Providing humanitarian relief. In the early days of reform and opening up, China's humanitarian relief focused on helping other developing countries respond to severe natural disasters. This included emergency aid to a number of African countries stricken by severe droughts and to Bangladesh hit by windstorms.

After 2001, China increased its participation in international humanitarian relief, taking an active part in activities launched by UN organizations and expanding its share of aid year by year.

Since 2004, China had provided over 300 international humanitarian relief programs, with an average annual growth rate of 29.4 percent. These relief programs mainly comprise:

・ technical aid to Southeast Asian countries against avian influenza;

・ material and personnel assistance and assistance in cash

・ to Guinea-Bissau against locust plague and cholera,

・ to Mexico against A/H1N1 flu,

・ to Africa against Ebola, yellow fever, plague and other infectious diseases,

・ to Iran, Haiti, Chile, Ecuador and Mexico against earthquakes,

・ to Madagascar against hurricanes,

・ to Indian Ocean countries against tsunami,

・ to Pakistan against floods,

・ to the US against Hurricane Katrina,

・ to Chile against mountain fires,

・ to the Caribbean countries against hurricanes;

・ food and goods assistance to the DPRK, Bangladesh and Nepal.

In March 2014 when Ebola broke out in many West African countries, China provided four rounds of humanitarian relief, with a total value of RMB750 million, and deployed more than 1,000 experts and medical workers.

China has enacted laws and regulations on international humanitarian relief and improving its related working mechanisms, and forged stronger cooperation on humanitarian relief with UN organizations and NGOs. In 1979, China joined the United Nations International Children's Emergency Fund (UNICEF) and World Food Program (WFP), resumed its activities in the Executive Committee of the United Nations High Commissioner for Refugees (UNHCR) and made many donations to the UNHCR. The Red Cross Society of China (RCSC), China Charity Federation (CCF), China Welfare Institute (CWI), China Foundation for Poverty Alleviation (CFPA) and private charities, along with legal persons of certain enterprises and societies in China, have all engaged in international humanitarian relief, demonstrating to the international community China's sincere desire to engage in international humanitarian relief and to protect human rights through tangible actions.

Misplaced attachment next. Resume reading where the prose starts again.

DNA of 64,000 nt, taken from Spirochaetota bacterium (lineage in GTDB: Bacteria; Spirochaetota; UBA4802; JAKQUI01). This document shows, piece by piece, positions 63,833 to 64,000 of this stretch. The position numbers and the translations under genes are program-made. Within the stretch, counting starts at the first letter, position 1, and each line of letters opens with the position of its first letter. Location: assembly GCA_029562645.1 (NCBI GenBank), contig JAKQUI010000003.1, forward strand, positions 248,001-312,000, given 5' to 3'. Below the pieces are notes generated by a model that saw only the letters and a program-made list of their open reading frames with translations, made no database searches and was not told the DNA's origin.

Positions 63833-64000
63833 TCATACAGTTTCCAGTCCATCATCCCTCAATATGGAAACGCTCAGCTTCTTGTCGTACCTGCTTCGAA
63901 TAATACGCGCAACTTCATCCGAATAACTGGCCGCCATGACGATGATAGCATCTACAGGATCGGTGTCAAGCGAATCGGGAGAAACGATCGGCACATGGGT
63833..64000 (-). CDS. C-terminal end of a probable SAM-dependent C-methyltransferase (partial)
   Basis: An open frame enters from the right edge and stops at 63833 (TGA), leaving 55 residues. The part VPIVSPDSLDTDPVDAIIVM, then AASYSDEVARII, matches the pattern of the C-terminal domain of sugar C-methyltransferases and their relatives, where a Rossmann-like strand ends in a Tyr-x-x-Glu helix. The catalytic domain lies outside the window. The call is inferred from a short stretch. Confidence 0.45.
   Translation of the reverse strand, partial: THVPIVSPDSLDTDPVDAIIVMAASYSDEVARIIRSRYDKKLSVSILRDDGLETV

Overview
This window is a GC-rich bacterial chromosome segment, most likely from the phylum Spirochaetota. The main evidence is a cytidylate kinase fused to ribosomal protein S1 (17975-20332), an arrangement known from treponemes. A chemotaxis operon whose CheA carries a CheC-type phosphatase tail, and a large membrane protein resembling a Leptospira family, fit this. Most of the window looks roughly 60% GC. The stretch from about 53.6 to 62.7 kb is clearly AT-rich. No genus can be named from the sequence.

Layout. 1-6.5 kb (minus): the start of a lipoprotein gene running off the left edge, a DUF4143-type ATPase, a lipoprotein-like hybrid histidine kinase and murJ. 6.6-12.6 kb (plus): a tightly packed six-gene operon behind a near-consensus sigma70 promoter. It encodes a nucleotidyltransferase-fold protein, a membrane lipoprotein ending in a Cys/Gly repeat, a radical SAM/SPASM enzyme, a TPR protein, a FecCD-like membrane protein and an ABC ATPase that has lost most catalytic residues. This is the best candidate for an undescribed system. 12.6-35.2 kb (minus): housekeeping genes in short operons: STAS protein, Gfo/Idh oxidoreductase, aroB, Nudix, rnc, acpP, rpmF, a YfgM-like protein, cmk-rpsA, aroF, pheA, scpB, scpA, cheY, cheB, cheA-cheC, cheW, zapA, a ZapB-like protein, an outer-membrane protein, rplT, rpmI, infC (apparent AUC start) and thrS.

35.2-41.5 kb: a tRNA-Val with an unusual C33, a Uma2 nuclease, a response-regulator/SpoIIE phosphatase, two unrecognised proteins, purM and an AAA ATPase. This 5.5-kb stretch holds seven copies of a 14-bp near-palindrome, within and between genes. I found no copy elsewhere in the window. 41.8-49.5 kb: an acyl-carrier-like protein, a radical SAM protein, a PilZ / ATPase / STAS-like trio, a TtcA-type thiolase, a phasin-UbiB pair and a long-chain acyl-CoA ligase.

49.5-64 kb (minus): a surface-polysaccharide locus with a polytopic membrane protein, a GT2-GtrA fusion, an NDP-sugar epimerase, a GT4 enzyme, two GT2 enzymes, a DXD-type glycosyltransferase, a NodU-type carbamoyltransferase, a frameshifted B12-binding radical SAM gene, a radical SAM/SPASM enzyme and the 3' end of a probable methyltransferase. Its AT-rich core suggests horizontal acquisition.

Safeguarding world peace. China, along with other countries, is constantly committed to maintaining world peace, supporting international and regional anti-terror cooperation, and creating a peaceful and harmonious environment for the development of human rights in the world. China has made a significant contribution to the right to peace by promoting development with peace and by consolidating peace through development.

In recent years, China has provided solutions to regional flashpoint issues: putting forward proposals and initiatives for the Palestinian issue on many occasions; engaging in serious negotiations on the Iranian nuclear issue; actively mediating for the national reconciliation in South Sudan; pressing for a political settlement to the Syrian issue; promoting peace negotiations between the Afghan government and Taliban; and facilitating the political settlement of the Korean Peninsula issue.

China has firmly supported and vigorously participated in UN peacekeeping operations. In April 1990, China dispatched the first five military observers to the United Nations Truce Supervision Organization (UNTSO), marking China's official participation in UN peacekeeping operations. By May 2018, China had dispatched 37,000 military and 2,700 police personnel to participate in 30 UN peacekeeping missions in Sudan, Lebanon, Cambodia, Liberia and other countries and regions. China ranks first in terms of the number of peacekeepers among the permanent members of the UN Security Council, and is the second largest donor country to UN peacekeeping operations. In September 2017, China completed the registration of 8,000 standby peacekeeping forces in the UN.

These are the significant measures by which China has met its responsibilities as a major country, fulfilled its promise to support UN peacekeeping operations with concrete actions, and promoted the cause of human rights throughout the world.